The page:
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Chapter: Biology of Disease: Genetic Diseases

Sex linked Genetic Diseases

A number of genetic diseases are caused by defective alleles of genes of the sex (X and Y) chromosomes.

SEX-LINKED GENETIC DISEASES

A number of genetic diseases are caused by defective alleles of genes of the sex (X and Y) chromosomes. The X chromosome contains many more genes than the Y, although they do have some genes in common, thus any defective (mutated) gene on the X chromosome is likely to be expressed in males (XY) but be masked in females (XX). Genetic diseases associated with the X chromosome are commonest and they are often referred to as X- or sex-linked genetic conditions. X-linked diseases can be recessive or dominant, although the former, for example hemophilia described, are the better known (Table 15.1). Given that females have two X chromosomes but males only one together with a Y chromosome, then the expression of sex-linked genes differs between females and males because many genes on the Y chromosome lack a corresponding allele on the X chromosome. Thus X-linked recessive genes are only expressed in females if there are two copies of the gene; one on each of the X chromosomes. However, for males,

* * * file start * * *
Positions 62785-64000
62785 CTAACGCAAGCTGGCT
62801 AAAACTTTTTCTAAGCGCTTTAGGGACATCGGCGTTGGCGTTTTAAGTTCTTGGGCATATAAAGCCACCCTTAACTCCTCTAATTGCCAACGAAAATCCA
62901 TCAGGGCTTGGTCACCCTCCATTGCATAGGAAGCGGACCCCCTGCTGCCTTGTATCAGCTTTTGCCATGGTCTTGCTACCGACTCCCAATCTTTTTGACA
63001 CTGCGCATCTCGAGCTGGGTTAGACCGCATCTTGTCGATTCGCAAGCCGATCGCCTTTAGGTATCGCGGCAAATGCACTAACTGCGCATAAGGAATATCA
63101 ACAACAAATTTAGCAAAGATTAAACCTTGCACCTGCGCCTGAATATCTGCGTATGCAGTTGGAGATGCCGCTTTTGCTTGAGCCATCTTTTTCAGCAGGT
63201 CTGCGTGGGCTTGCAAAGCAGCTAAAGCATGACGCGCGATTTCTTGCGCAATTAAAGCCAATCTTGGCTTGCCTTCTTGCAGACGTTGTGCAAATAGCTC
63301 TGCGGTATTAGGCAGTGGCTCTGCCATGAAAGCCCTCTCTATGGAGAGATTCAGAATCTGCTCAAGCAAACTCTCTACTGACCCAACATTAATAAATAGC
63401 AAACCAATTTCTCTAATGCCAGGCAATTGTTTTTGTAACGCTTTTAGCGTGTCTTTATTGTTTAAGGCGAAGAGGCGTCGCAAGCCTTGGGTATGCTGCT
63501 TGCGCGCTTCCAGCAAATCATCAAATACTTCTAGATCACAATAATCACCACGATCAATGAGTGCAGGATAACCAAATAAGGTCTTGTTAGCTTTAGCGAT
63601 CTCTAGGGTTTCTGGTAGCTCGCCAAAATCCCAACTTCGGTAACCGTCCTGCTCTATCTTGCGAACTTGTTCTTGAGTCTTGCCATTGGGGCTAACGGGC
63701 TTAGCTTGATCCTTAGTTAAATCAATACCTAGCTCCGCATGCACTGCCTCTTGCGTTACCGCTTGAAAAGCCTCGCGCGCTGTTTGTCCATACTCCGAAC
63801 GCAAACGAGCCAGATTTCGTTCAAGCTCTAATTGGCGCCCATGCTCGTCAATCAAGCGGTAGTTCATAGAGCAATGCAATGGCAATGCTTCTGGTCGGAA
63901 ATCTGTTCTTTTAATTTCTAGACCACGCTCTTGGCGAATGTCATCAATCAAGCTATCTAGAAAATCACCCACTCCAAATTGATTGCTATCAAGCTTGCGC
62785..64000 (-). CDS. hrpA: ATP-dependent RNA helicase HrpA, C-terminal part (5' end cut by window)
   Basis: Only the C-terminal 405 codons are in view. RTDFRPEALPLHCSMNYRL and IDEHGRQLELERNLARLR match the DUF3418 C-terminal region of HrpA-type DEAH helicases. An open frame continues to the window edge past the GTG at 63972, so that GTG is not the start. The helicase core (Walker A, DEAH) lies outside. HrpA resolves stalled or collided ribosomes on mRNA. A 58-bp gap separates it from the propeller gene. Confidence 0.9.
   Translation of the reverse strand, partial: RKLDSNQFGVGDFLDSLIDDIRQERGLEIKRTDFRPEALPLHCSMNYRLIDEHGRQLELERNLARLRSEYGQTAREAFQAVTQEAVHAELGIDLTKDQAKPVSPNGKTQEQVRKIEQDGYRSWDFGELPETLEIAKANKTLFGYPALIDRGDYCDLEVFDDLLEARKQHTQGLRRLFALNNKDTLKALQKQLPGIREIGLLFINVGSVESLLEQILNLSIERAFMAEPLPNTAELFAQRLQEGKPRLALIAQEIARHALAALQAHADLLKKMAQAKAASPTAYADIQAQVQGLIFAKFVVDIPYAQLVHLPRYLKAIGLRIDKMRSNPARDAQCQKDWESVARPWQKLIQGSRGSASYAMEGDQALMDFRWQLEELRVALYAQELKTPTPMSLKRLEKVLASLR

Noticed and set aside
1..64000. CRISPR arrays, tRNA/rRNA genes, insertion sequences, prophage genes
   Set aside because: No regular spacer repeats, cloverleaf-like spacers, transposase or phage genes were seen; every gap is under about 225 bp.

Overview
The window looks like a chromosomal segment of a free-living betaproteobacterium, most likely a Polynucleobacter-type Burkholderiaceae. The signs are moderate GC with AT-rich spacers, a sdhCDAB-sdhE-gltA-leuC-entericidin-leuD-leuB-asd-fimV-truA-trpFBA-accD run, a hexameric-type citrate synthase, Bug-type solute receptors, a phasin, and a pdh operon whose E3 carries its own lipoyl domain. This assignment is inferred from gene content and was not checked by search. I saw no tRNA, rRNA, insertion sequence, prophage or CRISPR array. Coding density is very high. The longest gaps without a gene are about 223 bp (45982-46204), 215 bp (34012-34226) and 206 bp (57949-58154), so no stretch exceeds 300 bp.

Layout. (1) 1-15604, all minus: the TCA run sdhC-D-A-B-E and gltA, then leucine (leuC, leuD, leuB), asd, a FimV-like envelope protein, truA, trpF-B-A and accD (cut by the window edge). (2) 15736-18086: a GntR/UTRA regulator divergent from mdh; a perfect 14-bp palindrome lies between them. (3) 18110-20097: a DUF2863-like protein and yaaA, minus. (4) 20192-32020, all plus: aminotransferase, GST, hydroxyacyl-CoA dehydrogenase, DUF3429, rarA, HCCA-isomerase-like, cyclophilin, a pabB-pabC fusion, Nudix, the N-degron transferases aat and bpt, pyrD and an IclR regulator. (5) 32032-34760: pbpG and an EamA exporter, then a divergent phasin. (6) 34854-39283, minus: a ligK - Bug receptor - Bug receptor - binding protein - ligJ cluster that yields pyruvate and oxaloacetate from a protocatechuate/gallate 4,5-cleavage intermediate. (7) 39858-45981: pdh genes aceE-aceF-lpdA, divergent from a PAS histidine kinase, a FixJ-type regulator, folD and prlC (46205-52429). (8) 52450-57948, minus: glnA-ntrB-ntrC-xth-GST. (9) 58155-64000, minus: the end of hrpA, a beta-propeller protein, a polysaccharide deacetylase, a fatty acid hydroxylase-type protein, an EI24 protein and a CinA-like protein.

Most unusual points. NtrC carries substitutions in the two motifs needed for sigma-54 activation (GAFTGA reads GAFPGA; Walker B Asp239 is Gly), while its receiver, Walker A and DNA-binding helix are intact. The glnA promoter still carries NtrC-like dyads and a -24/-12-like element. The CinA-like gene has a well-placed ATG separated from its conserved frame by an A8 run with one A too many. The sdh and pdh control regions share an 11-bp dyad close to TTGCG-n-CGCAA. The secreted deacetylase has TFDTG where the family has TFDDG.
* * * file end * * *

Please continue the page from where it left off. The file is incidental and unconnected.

there only needs to be one copy of a defective (mutated) X-linked recessive gene for the disorder to be expressed. For example, if a woman carried a mutated recessive gene on one of the X chromosomes (Figure 15.12) then statistically, 50% of her sons would inherit the defective gene and show the disorder; however, 50% of her sons would not receive the gene and would not express the condition. Similarly, half of her daughters would not receive the gene and therefore would be unable to pass it to future generations. The other half would receive the defective gene and be able to transmit it to the next generation. Like their mother, they are asymptomatic carriers of the disorder.


A common recessive X-linked condition only expressed in males is red– green color blindness. This is an inability to distinguish between red and green colors although visual acuity (keenness of vision) is normal. It is not associated with any serious complications but affected individuals may not be considered for some occupations that involve transport or the armed forces, where the ability to distinguish colors is essential. The defective gene is located on the X chromosome and males are 16 times more likely to be affected than females. Its prevalence in males is about 10%.


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